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Wednesday, September 29, 2010

The Importance of Voting

Voting is an important if not almost sacred part of being an American, and yet so many of us choose not to vote. Every election cycle my mind is astounded by the turn out numbers, 40%....? 30%....? Less.....?!?! and this is the combined voter turn out for both parties. No wonder so many Americans are upset with the politicians in Washington and elsewhere they were elected by at best 1/4 of the voting population.

As the Republican Senate primary and the previous senate election of 2006 prove, races, especially in Alaska can be decided by a relatively small amount of votes, with the margins between winner and loser being very tight. Every vote counts and its always comical to me when I discuss politics with someone and while they complain about this or that you ask...."Well did you vote?" and the answer is "No." Your vote is your best opportunity to effect the direction of your state and country, aside from protesting in the streets (or writing a political blog :P) both of which are significantly more time consuming than 10 minutes in a booth every few years.

Personally I don't see how we can't have 80% or 90% voter turnout. I understand that sometimes things happen and maybe you didn't get to the polls....this time, but that you will be more than sure next time to do so. That's fine, but I've met people in their 30s and older that have NEVER voted in their life. For the most part neither of their parents voted either. Which is probably where they got the idea it wasn't important or necessary in the first place.

Now as much as it pains me this is one thing we can't blame on politicians, they try very hard to 'get the vote out' especially if those people are going to vote for them. No, unfortunately it is the non-voting public who is at fault. Which happens to be a majority of Americans. So you could actually say America is at fault.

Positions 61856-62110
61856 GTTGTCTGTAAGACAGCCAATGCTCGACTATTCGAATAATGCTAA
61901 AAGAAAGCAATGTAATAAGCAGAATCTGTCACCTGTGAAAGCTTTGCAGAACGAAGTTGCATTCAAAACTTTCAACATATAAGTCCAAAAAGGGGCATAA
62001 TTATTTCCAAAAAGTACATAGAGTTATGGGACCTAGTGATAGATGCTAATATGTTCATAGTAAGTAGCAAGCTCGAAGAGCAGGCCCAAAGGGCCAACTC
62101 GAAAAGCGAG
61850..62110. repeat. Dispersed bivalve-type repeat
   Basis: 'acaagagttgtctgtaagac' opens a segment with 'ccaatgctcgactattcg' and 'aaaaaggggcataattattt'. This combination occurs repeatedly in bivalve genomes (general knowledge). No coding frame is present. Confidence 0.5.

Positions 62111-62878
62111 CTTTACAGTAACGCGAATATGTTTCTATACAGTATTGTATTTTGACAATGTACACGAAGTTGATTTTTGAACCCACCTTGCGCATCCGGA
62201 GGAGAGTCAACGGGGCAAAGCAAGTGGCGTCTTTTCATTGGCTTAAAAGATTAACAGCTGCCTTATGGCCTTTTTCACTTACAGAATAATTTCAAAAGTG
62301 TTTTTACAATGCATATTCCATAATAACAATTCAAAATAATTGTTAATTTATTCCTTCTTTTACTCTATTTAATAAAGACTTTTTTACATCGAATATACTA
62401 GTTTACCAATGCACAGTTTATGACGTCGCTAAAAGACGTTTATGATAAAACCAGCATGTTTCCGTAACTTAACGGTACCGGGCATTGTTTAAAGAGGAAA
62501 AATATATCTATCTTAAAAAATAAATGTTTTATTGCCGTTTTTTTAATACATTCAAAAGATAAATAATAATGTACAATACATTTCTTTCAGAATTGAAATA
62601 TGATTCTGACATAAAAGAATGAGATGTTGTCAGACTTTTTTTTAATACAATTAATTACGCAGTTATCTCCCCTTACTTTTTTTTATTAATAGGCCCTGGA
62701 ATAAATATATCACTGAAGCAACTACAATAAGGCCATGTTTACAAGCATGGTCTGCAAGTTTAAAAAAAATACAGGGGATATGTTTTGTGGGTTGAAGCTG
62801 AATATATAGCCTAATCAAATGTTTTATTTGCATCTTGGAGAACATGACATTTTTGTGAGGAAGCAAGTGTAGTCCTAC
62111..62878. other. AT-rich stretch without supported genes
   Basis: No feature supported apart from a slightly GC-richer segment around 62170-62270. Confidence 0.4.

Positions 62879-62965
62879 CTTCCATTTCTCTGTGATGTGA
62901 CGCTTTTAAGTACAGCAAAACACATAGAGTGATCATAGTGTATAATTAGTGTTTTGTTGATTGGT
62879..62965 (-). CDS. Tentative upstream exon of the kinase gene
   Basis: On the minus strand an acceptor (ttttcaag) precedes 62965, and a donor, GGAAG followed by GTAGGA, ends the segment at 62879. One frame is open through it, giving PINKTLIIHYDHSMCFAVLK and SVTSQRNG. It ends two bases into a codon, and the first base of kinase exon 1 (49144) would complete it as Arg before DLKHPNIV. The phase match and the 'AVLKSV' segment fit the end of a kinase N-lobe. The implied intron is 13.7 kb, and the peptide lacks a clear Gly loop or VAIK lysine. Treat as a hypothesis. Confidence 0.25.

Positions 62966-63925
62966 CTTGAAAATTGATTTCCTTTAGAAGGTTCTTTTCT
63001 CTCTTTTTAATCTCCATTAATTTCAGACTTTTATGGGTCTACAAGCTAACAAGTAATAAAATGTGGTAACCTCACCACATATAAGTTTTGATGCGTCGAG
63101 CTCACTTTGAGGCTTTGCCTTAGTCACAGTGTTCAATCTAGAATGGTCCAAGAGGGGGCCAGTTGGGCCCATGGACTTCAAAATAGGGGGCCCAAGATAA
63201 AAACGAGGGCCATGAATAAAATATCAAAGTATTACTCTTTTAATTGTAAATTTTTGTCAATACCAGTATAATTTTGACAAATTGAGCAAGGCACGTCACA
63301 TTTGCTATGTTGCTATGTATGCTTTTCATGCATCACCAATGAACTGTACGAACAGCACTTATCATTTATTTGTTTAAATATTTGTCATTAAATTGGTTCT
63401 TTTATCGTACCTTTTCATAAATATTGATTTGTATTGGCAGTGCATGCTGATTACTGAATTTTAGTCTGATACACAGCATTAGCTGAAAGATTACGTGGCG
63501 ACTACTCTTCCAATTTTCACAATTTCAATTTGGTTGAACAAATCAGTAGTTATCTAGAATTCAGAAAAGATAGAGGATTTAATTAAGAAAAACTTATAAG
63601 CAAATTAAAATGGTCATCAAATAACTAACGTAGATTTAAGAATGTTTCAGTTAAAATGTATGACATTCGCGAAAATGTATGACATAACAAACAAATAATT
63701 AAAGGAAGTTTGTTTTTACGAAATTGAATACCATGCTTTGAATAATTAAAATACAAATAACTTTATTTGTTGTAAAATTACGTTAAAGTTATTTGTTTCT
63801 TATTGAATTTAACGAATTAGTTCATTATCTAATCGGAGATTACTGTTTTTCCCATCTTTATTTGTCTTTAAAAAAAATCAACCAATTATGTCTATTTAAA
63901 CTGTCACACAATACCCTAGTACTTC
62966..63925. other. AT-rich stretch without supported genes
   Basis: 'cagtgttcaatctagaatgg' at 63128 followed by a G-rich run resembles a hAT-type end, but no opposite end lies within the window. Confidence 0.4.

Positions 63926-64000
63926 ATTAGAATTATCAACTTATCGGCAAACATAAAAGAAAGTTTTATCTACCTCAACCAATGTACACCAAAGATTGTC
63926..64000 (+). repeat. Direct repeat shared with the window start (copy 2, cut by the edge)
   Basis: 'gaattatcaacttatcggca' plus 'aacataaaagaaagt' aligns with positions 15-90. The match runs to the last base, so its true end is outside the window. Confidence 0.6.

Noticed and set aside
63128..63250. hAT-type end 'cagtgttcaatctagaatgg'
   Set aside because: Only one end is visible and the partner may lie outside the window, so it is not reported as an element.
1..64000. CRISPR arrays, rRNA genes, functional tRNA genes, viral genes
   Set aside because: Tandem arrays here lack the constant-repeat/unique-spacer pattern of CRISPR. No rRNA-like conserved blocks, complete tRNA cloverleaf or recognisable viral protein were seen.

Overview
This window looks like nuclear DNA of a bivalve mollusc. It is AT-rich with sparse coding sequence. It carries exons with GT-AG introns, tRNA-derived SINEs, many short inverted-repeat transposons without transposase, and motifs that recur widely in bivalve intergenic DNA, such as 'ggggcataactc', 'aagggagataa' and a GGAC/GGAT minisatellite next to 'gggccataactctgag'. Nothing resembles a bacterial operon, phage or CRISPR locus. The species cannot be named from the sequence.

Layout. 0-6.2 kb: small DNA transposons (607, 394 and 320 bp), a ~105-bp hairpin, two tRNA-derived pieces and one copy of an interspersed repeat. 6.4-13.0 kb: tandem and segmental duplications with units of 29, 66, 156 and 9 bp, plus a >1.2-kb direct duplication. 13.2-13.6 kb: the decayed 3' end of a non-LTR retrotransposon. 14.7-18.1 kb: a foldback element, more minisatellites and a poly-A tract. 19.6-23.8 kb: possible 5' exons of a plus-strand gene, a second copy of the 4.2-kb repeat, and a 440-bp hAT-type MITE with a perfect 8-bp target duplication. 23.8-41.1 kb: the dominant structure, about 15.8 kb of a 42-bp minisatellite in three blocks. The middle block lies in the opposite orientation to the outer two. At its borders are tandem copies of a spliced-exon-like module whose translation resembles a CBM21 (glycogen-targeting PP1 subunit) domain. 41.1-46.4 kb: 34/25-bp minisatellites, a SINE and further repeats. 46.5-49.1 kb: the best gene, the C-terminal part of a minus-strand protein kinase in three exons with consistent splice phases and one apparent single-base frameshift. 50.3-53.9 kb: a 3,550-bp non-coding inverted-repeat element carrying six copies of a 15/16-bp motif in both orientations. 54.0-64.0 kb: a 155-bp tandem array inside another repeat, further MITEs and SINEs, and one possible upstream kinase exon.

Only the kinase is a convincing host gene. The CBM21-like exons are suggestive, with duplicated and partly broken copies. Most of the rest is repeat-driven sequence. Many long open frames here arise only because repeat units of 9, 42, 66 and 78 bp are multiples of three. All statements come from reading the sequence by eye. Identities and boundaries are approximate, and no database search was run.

Now, this isn't the fault of the school system or some other institution. The schools do more than their fair share in encouraging the youth to take their civic duty seriously. I think really responsibility rests with the parents. In so many instances our behaviors and responsibilities are shaped by our parents. While I failed to find a related statistic (I love those), it seems that the common thread is parents who vote have children who vote, and even more so parents who take their kids with them when they vote, those children are even MORE likely to be voters themselves when the grow up.

When you fail to vote, your basically giving up your best chance to engage the political process. I bet there are a ton of Lisa Murkowski supporters out there that wish they had found the time.

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